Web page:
Update (May 29, 2020): The officer who was seen in a video with his knee on George Floyd's neck has been taken into police custody, NBC News reports.

Derek Chauvin was arrested on Friday after being fired from his job as a police officer for the Minneapolis Police Department on Monday. He was charged with third-degree murder and manslaughter, The Washington Post reported.

Minnesota DPS Commissioner John Harrington announced that he had been notified of the arrest and that Chauvin was taken into custody by the Bureau of Criminal Apprehension, the Star Tribune reports.

Harrington did not mention any charges against the officer.

In addition to Chauvin, three other officers were terminated from the police department after a video of the incident circulated online showing Floyd during his last moments of life. 

A press conference has been scheduled for 1 p.m. local time where officials are expected to announce a "major development" in the case. 

It is not clear if the remaining three officers have been taken into custody as of Friday afternoon.

Original (May 28, 2020): The horrifying footage of George Floyd's death has caused widespread outrage across the country and major protests in Minneapolis.

Local Minneapolis news outlet Fox 9 has uncovered new footage of the moments before the viral video that has ricocheted across social media, showing officers violently removing Floyd from his car.

The video refutes what police officers have said previously. According to Daily Mail, a police spokesperson said police suspected Floyd of committing forgery and approached his vehicle to arrest him. The spokesperson said Floyd voluntarily got out of his car before he began to fight with officers, which the video shows is not true.

Warning: The below video contains sensitive footage and can be triggering. 

The video shows officer Derek Chauvin grabbing and pulling on the 46-year-old father of two before officer Tou Thao comes to help drag Floyd out of his car. 

The quick clip took place before Chauvin threw Floyd to the ground and knelt on his neck for several minutes. Floyd repeatedly asked for help and told Chauvin he could not breathe. A crowd standing around the scene also shouted that Floyd was losing consciousness, demanding Thao do something to stop Chauvin from killing him. 

Even after another officer checked the pulse of an unconscious Floyd, Chauvin did not remove his knee from his neck. 

A statement from police spokesman John Elder contains a completely different story than what was seen on video, according to Daily Mail. 

"Two officers arrived and located the suspect, a male believed to be in his 40s, in his car. He was ordered to step from his car. After he got out, he physically resisted officers. Officers were able to get the suspect into handcuffs and noted he appeared to be suffering medical distress. Officers called for an ambulance. He was transported to Hennepin County Medical Center by ambulance where he died a short time later," the statement read.

On Wednesday, journalists were able to obtain the report from the Minneapolis Fire Department, showing that Floyd did not have a pulse before he was taken to the hospital where he was later pronounced dead. Before the report was released, police continued to claim that Floyd died at the hospital.

Minneapolis Mayor Jacob Frey came out on Wednesday afternoon and called for criminal charges to be filed by Hennepin County Attorney Mike Freeman against Chauvin, Fox 9 reported.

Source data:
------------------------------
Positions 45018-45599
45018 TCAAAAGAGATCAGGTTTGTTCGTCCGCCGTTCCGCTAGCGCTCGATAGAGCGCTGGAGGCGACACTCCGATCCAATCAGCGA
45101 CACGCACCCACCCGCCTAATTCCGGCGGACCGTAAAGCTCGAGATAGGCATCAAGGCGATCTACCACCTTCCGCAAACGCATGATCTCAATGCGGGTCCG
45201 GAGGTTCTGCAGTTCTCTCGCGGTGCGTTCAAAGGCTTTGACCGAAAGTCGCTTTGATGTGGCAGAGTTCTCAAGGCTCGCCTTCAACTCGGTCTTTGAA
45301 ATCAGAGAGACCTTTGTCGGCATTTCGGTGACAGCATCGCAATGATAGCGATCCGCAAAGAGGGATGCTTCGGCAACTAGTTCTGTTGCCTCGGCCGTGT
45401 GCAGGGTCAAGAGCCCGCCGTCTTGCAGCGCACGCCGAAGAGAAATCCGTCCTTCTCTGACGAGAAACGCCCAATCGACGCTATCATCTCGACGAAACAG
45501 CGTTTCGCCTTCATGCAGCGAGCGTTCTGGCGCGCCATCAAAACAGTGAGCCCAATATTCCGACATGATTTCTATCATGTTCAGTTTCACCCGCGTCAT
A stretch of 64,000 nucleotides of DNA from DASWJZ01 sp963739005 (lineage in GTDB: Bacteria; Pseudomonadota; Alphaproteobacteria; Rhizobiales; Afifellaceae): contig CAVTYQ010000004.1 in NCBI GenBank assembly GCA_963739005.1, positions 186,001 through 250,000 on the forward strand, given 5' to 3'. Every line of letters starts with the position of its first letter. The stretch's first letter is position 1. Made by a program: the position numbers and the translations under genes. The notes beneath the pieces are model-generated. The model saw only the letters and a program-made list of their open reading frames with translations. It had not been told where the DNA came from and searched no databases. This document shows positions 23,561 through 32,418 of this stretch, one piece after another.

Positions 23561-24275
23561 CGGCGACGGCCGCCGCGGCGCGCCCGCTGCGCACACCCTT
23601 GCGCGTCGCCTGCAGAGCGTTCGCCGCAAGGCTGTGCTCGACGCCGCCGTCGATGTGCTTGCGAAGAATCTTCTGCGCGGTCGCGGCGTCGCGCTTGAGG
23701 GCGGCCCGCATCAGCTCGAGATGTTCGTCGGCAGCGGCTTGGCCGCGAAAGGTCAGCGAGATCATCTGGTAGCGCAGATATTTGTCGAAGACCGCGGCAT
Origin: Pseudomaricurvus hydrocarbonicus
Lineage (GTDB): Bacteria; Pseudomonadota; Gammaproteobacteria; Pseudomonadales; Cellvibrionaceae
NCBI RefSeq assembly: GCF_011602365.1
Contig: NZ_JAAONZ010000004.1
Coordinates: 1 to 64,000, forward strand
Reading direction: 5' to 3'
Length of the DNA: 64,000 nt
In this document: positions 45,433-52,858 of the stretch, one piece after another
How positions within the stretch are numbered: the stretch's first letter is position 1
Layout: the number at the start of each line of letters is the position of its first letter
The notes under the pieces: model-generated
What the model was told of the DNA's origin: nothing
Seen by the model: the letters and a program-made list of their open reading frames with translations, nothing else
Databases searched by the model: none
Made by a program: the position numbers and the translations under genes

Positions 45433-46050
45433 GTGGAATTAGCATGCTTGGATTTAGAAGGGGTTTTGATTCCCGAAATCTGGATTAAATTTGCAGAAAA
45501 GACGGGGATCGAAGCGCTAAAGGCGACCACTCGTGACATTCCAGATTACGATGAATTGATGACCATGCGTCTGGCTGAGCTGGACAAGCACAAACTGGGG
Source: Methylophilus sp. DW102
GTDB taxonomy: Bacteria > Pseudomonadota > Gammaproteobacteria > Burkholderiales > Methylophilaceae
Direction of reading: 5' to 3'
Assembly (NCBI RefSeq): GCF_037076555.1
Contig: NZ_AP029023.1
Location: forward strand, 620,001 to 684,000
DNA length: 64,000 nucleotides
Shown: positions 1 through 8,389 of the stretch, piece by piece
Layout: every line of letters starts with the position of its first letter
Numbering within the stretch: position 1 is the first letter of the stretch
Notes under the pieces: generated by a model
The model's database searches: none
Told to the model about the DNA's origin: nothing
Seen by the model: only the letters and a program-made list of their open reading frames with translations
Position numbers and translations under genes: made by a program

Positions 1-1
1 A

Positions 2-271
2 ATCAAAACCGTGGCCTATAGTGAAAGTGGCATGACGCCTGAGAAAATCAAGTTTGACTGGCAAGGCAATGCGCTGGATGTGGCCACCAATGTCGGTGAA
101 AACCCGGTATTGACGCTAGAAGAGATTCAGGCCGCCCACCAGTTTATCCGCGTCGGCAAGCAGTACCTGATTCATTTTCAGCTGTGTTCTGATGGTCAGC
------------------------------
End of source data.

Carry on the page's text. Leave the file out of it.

“I’ve wrestled, more than anything else over the last 36 hours, with one fundamental question: Why is the man who killed George Floyd not in jail? If you had done it or I had done it, we would be behind bars right now. I cannot come up with a good answer to that question,” Frey said during a press conference, according to Fox 9.  

In a Facebook press conference, Police Chief Medaria Arradondo said the four officers involved in the situation have been fired and that the FBI is now looking into the case. 

Another video from a restaurant's security camera caught a different angle of the arrest, showing officers grabbing and pulling on Floyd even while he was in handcuffs and clearly in pain. 

It was also revealed that both Chauvin and Thao have been involved in investigations into their conduct and use of force. Chauvin was one of six officers who shot Wayne Reyes to death in 2006, and he also shot Ira Latrell Toles during an altercation in 2008, according to the Star Tribune. 

The newspaper also reported that Thao was sued in 2017 and had to settle out of court after being accused of excessive force. The other two officers who were fired for their involvement are Thomas Lane and J Alexander Kueng, according to Daily Mail.  

Frey said the city could not "turn a blind eye" and have to "see this for what it is and call it what it is."

"George Floyd deserves justice," Frey said Wednesday.

"We watched for five whole excruciating minutes as a white officer firmly pressed his knee into the neck of an unarmed, handcuffed Black man. I saw no threat. I saw nothing that would signal that this kind of force was necessary. By the way, that particular technique that was used is not authorized by the MPD, it is not something that officers are trained in on and should not be used period,” Frey continued.

Dozens of stars have tweeted out about Floyd, and multiple people have spoken to news outlets about their experiences with him. The North Carolina native was raised in Houston and was a star football player. He also spent time rapping and worked in security after he moved to Minneapolis. 

As people call for justice, Frey was open about how unacceptable Floyd's death was. 

“Being Black in America should not be a death sentence,” Frey said on Tuesday.